Rationale: Students not completing incompletes in a timely manner can cause great difficulty for themselves and instructors when and if they do get around to changing the I grade. AR 17 gives students one year to finish course requirements; however, students with legitimate reasons needing an extension can petition to do so or they can opt to withdraw from the course. Additionally, faculty have requested a way to reduce the prevalence of requests by students to have grades changed - typically to change F grades to I grades from previous academic terms or years, which then changes the gpas and academic standing of these students. There are also petition processes for other circumstances, i.e., students with a medical emergency have the option to petition for a drop or late withdrawal. Additionally, this change provides support to faculty when requested by students to change a letter grade to an I grade.

    Discussion:
    • In response to a question inquiring whether there was already a 12-month deadline for I grades to be changed, Barbara Balz, Registrar, stated that an I grade may remain for 12 months; after that time the I becomes permanent under the current system.
    • Senator Wilcox, Health & Human Sciences, was strongly opposed to the proposal and felt it was, in effect, relying on some machine to turn an I into an F grade, as opposed to an instructor changing the grade. He suggested that the instructor indicate the default grade that the I would change to if the work is not completed rather than an automatic F.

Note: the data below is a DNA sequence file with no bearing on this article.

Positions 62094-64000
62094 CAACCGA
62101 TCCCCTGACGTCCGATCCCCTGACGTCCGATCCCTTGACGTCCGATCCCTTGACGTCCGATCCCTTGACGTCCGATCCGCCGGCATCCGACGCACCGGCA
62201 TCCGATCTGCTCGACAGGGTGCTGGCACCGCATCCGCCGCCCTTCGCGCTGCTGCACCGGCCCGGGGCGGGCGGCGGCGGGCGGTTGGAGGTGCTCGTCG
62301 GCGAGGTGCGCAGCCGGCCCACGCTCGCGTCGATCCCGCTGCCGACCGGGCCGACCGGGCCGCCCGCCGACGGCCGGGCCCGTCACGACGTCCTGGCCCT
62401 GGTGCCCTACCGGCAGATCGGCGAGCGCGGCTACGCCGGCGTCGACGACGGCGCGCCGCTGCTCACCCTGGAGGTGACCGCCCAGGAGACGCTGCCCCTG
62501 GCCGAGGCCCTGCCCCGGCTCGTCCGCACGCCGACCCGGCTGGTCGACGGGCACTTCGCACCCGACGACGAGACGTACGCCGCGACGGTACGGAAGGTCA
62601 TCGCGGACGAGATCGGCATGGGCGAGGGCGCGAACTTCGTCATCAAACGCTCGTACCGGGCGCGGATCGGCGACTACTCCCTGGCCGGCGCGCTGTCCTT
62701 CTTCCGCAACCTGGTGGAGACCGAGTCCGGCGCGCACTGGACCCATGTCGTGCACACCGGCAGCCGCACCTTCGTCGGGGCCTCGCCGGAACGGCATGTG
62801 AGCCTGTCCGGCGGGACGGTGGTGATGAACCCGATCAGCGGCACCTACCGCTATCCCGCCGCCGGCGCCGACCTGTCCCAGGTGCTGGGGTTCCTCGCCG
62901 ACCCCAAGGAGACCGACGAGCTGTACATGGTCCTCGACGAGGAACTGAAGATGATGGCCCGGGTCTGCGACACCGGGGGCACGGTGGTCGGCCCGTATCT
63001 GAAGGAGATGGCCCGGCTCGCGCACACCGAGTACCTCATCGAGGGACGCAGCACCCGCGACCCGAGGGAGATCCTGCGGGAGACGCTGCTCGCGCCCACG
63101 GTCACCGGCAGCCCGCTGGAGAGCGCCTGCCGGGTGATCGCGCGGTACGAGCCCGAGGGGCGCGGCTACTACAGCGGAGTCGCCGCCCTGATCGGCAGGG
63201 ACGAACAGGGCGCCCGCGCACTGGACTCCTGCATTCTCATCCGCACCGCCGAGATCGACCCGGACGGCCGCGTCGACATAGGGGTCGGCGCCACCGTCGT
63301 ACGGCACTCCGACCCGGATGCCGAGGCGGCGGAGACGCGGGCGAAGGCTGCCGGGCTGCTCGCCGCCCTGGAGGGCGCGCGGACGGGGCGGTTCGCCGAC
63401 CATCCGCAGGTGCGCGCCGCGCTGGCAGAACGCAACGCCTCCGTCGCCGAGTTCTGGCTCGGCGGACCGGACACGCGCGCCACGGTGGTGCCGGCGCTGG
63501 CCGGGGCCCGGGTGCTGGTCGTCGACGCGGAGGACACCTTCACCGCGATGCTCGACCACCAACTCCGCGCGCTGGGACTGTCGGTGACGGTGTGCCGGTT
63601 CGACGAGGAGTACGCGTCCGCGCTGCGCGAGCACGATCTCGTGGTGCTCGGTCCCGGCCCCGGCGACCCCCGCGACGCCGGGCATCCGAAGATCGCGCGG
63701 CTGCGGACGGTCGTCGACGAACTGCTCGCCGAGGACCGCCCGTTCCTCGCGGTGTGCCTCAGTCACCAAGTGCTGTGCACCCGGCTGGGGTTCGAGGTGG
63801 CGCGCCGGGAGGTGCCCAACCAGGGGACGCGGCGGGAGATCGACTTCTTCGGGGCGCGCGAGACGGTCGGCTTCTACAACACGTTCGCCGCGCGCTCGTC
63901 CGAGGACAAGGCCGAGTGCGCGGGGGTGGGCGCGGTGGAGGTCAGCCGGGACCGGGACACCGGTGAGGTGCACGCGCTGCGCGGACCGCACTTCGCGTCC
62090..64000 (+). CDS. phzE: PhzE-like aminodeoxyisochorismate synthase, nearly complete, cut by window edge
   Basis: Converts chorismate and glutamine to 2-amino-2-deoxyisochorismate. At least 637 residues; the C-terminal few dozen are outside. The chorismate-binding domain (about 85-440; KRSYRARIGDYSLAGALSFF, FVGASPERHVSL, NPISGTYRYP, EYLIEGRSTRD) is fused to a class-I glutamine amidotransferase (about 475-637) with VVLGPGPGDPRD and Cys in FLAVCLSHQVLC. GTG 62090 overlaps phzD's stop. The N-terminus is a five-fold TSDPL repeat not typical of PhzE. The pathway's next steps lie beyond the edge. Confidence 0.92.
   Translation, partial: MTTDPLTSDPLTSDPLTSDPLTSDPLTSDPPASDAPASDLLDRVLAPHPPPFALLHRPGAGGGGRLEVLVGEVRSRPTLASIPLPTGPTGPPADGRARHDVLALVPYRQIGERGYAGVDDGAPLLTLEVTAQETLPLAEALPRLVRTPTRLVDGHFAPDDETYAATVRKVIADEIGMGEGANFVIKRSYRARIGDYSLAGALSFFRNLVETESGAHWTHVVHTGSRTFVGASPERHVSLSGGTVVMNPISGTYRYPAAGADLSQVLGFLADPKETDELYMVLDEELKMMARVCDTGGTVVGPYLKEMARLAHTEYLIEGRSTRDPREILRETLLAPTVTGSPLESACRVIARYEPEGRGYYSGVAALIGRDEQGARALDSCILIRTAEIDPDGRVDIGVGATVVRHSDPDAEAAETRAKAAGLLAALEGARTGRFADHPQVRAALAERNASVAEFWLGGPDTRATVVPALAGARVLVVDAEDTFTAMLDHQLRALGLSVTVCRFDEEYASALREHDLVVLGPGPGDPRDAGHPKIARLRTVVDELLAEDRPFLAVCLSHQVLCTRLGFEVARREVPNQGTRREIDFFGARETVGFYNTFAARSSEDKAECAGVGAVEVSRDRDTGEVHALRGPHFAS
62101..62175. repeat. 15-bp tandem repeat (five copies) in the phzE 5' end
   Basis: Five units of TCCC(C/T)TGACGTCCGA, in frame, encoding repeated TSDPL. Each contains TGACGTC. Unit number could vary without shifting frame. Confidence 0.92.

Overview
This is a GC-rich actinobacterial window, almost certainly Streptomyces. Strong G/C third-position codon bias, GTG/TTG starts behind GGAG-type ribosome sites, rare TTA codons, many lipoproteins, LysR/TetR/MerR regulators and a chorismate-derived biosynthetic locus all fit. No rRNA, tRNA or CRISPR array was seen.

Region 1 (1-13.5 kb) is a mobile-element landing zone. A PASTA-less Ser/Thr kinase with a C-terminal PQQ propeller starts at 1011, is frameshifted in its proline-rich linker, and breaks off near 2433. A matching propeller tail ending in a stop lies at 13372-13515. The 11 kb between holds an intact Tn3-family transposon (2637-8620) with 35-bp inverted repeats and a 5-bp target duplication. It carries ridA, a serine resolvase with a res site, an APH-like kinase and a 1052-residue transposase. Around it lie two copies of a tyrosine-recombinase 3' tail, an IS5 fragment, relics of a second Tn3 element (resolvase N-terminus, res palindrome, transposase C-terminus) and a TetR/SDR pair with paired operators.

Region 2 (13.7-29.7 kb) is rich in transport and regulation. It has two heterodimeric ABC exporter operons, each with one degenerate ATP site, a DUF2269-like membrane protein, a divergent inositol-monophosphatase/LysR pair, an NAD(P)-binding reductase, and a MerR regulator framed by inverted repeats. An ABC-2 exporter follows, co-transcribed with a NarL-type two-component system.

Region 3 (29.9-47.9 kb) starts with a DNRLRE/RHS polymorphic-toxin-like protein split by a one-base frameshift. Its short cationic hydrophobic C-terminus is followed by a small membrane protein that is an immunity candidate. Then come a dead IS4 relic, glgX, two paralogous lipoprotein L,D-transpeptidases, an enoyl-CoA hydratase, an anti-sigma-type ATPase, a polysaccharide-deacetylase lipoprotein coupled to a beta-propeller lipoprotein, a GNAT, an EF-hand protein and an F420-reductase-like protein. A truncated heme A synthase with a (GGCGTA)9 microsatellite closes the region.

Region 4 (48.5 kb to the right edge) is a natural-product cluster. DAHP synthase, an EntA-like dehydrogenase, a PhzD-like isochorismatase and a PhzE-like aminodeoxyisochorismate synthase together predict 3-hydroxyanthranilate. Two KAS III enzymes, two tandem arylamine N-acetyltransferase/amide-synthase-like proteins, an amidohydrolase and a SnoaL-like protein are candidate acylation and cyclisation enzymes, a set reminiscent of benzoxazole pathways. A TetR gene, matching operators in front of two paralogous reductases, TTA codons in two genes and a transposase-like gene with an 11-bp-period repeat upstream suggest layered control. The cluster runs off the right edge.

• Balz indicated some felt that the current I policy is being abused in particular cases since some students opt for an I when it is too late for a W, knowing that the I can remain permanently.
    • Senator Iltis, Liberal Arts, requested specific evidence indicating an abuse of I grades and that the increase in I grades has been substantial. Balz was not prepared to present data, but did note that there are many I grades that have been on the books in excess of one year.
    • Argyres explained that the instructor still has the option at the end of 12 months to submit a letter grade, rather than allowing the I to change automatically to an F. Even if the grade changed to an F, the instructor may still submit a change of grade to another letter grade. Another reason to handle the I grades in a timely fashion is that faculty have related instances of students requesting removal of an I grade up to four years later, and there is no way to assist the student in resolving the situation if the instructor has since left and no records remain of the students' work.
    • Senator Doescher, Forestry, questioned when the policy would be implemented, and noted instances of a faculty member who forgot to change an I grade. Balz stated that the soonest the change could be implemented would be fall 2006.
    • In response to the effect this policy would have on I grades already on the books, Balz stated there would be no effect.